What is the distinction in between the above adverbial modifier of location and "IN the picture" if any?

In "Gamings for Vocabulary Practice" by Felicity O"Dsteustatiushistory.org and also Katie Head (Cambridge,2003) I have actually come across this phrase more than once analysis the guidelines for running tasks, e.g. "Student B preoften tends to be the perkid ON the picture".

You are watching: On the picture or in the picture


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The normal thing is "in the picture" as

In the picture we view Edinburgh Castle.

In English a snapshot is viewed as a space; and also a landscape, in fact, depicts a space and subsequently you say: "In the image we view a hilly countryside with a river and also green meadows through sheep and in the background tright here is a tiny village."

In other languperiods a picture or paint may be viewed not as area, yet as an area, and also "on the picture" is used in German.


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When describing the civilization or things which appear in a picture, we usage "in".

If you were to usage the expression "on the picture", it would many likely be to define somepoint that was not component of the picture originally, however is now on it.

"Your coffee cup is sitting on the picture!""I left out the crayons, and also my toddler drew on the photo you left. So sorry!"

ETA: In North Amerihave the right to English, the example you offered would certainly be ungrammatical. I see the book was publimelted in England also, though. Perhaps it is thought about an acceptable building there.


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edited Oct 28 "14 at 16:24
answered Oct 28 "14 at 12:50
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michsteustatiushistory.orgemichsteustatiushistory.orge
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I have never heard the phrase "on the picture" to mean "among the things|persons captured by the cam here". For that interpretation, it is always "in the picture".

Who is this perchild in the picture?

One deserve to say "shown on the picture" to expect "which shows up in this image".

Point to the strange expansion of foliage, shown on this image, which you think to be the gangster"s camouflaged hideout.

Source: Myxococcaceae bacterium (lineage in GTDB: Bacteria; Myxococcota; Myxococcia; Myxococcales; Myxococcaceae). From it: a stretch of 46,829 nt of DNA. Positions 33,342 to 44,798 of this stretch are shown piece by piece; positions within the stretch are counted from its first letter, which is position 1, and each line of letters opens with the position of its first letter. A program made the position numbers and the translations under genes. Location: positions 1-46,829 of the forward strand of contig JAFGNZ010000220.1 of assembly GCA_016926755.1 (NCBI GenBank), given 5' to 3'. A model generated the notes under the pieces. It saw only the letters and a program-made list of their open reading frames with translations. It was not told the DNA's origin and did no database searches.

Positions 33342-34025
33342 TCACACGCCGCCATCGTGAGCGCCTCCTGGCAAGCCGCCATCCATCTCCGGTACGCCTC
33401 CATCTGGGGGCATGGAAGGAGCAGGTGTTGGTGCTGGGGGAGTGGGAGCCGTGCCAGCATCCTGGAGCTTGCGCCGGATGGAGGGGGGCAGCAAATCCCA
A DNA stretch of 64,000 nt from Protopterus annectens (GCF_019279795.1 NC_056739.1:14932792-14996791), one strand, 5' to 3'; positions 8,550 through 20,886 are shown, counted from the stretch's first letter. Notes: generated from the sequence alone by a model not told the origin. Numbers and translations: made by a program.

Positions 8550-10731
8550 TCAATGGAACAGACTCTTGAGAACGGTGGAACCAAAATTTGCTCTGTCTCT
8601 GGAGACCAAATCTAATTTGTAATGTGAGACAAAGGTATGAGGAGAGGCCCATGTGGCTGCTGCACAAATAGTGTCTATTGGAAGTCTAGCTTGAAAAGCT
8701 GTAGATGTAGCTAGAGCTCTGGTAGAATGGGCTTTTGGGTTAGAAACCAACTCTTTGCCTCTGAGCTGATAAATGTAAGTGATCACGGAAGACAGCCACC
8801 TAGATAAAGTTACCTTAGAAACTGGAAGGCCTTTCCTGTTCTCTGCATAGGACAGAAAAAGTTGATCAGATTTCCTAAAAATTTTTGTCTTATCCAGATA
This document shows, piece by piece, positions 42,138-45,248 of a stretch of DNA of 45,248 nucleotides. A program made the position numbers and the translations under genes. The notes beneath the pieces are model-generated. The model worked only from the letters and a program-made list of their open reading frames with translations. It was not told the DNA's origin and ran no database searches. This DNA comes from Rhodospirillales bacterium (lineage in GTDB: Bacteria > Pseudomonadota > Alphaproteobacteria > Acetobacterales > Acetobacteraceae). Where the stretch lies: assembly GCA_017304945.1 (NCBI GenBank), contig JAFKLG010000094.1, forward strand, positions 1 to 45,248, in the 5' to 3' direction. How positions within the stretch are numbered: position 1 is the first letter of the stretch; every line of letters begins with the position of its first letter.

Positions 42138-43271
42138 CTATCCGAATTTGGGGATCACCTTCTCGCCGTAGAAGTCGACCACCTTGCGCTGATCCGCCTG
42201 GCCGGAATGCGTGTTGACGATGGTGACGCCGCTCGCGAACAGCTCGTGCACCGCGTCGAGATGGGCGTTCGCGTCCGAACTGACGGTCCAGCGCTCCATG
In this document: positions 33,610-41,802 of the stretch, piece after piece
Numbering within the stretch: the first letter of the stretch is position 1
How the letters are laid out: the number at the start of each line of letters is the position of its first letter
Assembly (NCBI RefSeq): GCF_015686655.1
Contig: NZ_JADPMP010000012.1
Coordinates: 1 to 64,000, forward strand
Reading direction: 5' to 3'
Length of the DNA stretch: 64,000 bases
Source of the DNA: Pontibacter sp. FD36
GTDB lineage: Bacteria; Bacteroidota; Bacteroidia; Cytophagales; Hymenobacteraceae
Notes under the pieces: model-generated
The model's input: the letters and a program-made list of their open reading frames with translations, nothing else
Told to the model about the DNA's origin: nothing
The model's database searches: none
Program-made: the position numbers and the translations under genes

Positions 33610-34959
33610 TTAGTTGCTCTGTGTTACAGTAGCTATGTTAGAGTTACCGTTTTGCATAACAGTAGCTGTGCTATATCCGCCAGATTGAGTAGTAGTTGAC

One can create an essay around a painting or photograph or movie, and say that one was creating an essay "on the picture", i.e. "around the picture".


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edited Oct 28 "14 at 13:22
answered Oct 28 "14 at 12:21
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TᴚoɯɐuoTᴚoɯɐuo
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This is the very same in British English as in North Amerideserve to English, so the example sentence is ungrammatical - the explanation given by michsteustatiushistory.orge applies equally to both.

As a indigenous speaker, I would certainly assume that this is not strictly a grammatical error (meaning the writer thought it was correct), yet a typographical one (definition the writer did not notice their mistake). Because you mention seeing it more than once I would suspect a copy/pasting error.

(It might seem odd for this to be missed by the editor, yet these things perform occur.)


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answered Oct 28 "14 at 16:55
NyeNye
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Unit 8 Describing peoplethe instructions reads

Warm-up

1 Give each pair of students an envelope containing a collection of photo cards and ask them to spreview them out in front of them. Choose a snapshot and pretend to be the perkid on the picture. Describe yourself in 5 sentences without discussing your name. E.g. I have fair hair, not dark hair. I am a woman. My hair is brief, not long. I am wearing __ , and so on. After 5 sentences, ask students to guess who the person is.

<...>

Key activity

Give each student an envelope containing a collection of photo cards. Students then play in their pairs. Student A puts all their photos face up on the table. Tsteustatiushistory.org Student B to choose one photo from their very own envelope and also look at it without mirroring it to Student A. Student B pretends to be the person on the photo.

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The expression “... on the picture” as it is used is grammatical in its conmessage. It is short for on the picture card. The author has omitted card from the sentence because it was pointed out in the instructions: a set of image cards

Tbelow are various other instances as soon as making use of on with picture, or image would fit in a teaching environment.

Focus students" attention on the image.Student B should focus on the photo, and explain it to their companion.Student A sticks the pets wright here they want on the photo.Student B secretly draws a residence on the image. (Although "in the picture" would be even more idiomatic)